Three studies conducted in long-term care settings examined group A streptococcus, which is transmitted by contact and droplet routes.25,27,32 All three found significant positive associations between roommate exposure and infection, with ORs ranging from 2.0 (1.1–5.1) to 15.3 (2.5–110.9; point estimate not reported by Auerbach et al25).

Three studies examined exposure to roommates infected with viral pathogens.2830 Two studies of influenza conducted within the same long-term care facility found significantly elevated risks of infection among those with infected roommates (relative risk: 3.1 [1.6–5.8] for influenza A and relative risk: 2.6 [1.2–5.6] for influenza B).28,29 One study evaluated transmission of hepatitis C, a viral bloodborne pathogen, in a liver transplant ward of an acute care hospital and found significantly increased odds of infection after sharing a room with an infected patient (OR: 12.0 [1.4–103.0]).30 One parasitic pathogen spread by fecal–oral contact, Cryptosporidium parvum, was evaluated in an acute care human immunodeficiency virus ward and no association was found.26

Findings of studies examining exposure to rooms previously occupied by infected or colonized patients

The eight articles investigating the effects of exposure to rooms previously occupied by infected or colonized patients are described in Table 3 and their findings are summarized in Figure 3. All of the articles studied bacterial pathogens spread through contact transmission in acute care hospitals, with all but two41,42 taking place in intensive care units. Nseir et al39 found that exposure to rooms previously occupied by patients with Acinetobacter baumannii and Pseudomonas aeruginosa resulted in significantly higher odds of infection or colonization (OR: 4.2 [2.0–8.8] and OR: 2.3 [1.2–4.3], respectively), while the two studies that examined extended-spectrum beta-lactamase-producing gram-negative organisms found no association.35,39 Effects of exposure to rooms previously occupied by patients with C. difficile, MRSA, and VRE were examined by at least two studies each. For each of these organisms, significant positive associations were reported by one article (C. difficile, HR: 2.4 [1.2–4.5];40 MRSA, OR: 1.4 [p=0.04];36 VRE, HR: 3.8 [2.0–7.4]37), with the remainder of articles finding no significant associations.38,41,42

Table 3 Summary and quality assessment of studies reporting associations between health care-associated infection and exposure to infected or colonized prior room occupants

Abbreviations: APACHE II, acute physiology and chronic health evaluation II; ESBL, extended-spectrum beta-lactamase–producing organism; GLM, generalized linear mixed model; GNB, Gram-negative bacteria; HR, hazard ratio; ICU, intensive care unit; LOD, logistic organ dysfunction score; LOS, length of stay; MDR, multidrug resistant; MRSA, methicillin-resistant Staphylococcus aureus; neg, negative; OR, odds ratio; pts, patients; pos, positive; RR, relative risk; SAPS II, simplified acute physiology score II; VRE, vancomycin-resistant enterococci; w/, with; w/o, without.

Figure 3 Findings of studies investigating the association between health care-associated infection or colonization and exposure to infected or colonized prior room occupants.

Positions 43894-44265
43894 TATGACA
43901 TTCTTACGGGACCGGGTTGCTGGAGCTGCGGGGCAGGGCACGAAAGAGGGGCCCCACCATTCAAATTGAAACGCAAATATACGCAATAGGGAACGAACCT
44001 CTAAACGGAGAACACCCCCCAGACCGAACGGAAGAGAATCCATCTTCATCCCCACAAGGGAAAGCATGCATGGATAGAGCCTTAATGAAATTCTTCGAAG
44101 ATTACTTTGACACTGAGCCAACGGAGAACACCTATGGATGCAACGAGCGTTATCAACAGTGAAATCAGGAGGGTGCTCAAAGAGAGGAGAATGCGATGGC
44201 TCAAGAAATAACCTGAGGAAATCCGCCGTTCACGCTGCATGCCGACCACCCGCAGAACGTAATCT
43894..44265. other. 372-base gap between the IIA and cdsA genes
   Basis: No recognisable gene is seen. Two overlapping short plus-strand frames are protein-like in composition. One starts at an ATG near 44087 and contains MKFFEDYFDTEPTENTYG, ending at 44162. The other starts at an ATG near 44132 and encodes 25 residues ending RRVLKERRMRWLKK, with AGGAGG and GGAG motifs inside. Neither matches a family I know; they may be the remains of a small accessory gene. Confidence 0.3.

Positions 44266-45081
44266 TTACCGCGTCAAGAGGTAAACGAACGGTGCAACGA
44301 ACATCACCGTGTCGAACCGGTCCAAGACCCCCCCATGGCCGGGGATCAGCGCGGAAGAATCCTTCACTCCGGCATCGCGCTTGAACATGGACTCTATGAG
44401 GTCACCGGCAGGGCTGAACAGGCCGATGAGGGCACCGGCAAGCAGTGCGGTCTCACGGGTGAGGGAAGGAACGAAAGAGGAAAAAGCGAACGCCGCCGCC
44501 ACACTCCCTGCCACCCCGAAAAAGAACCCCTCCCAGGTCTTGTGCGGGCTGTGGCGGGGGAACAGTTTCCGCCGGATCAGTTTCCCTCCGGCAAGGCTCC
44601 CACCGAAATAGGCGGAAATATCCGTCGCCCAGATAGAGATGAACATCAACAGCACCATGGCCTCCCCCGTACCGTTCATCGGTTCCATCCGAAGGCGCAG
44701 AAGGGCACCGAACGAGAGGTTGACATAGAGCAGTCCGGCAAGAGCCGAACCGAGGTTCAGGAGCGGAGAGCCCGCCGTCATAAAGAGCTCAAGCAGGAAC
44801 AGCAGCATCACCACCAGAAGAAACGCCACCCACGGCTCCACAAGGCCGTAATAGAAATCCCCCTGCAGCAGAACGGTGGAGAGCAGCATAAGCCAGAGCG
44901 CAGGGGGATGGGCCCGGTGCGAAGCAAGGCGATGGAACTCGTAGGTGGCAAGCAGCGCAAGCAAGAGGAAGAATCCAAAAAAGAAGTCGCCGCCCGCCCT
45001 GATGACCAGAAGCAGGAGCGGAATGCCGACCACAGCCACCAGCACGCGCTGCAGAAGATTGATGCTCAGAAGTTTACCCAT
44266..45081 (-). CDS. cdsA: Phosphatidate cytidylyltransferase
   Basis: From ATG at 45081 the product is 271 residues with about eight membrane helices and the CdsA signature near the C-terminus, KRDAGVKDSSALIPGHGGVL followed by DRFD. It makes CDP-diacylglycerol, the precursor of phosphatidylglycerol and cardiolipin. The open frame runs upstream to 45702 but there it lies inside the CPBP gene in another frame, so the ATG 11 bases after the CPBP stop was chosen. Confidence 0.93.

Notes: Studies reporting significant positive associations are represented in black circles. Studies that did not find statistically significant associations are represented in gray circles. No studies reported a significant negative association. Circles display study authors, setting, investigation of endemic versus epidemic pathogen, and quality score.

Quality of included articles

Quality scores ranged from 50% to 95%, with the majority of articles scoring at or above 80% (median=83%, mean=82%). Table 1 provides a summary of scores for each item. All of the articles had clearly stated aims, adequate descriptions of study populations, appropriate control groups, and acceptable reporting of results. However, many of the studies did not appropriately control for confounding (50%, n=9), address differential follow-up between exposed and unexposed patients (33%, n=6), or use acceptable statistical methods (17%, n=3). In addition, some articles did not include sufficient or precise definitions of the exposures (17%, n=3) or outcomes (6%, n=1) under investigation. Notably, none of the articles reported a sample size calculation indicating adequate power to detect differences between patients exposed versus unexposed to infected/colonized roommates or prior room occupants.


More than half of the articles identified in this systematic literature review reported at least one statistically significant positive association between the infection/colonization status of a roommate or previous room occupant and the development of HAIs.25,2730,32,36,37,3941 Only a single article identified a statistically significant negative association.34 The remainder found no associations that reached statistical significance, though this may be due to the fact that they were insufficiently powered; none of the articles reviewed included a statement indicating that statistical power was adequate for the analyses presented. Another factor that may have contributed to findings of no association is that many studies included patients who were either infected or colonized as potential sources of exposure. Patients with symptomatic infections may shed greater amounts of infectious body fluids to surrounding fomites, compared with patients who are asymptomatically colonized.43 Therefore, if a causal association does indeed exist, including both infected and colonized patients as potential sources of exposure may have driven findings toward the null, since exposure to colonized roommates and prior room occupants could present less risk to patients. Heterogeneity of the exposure may have also arisen from variation in the infection or colonization site of a roommate or prior room occupant. In a study of patients with MRSA, environmental contamination was more prevalent on fomites surrounding patients with positive wound or urine cultures, compared with patients who had positive blood or sputum cultures.8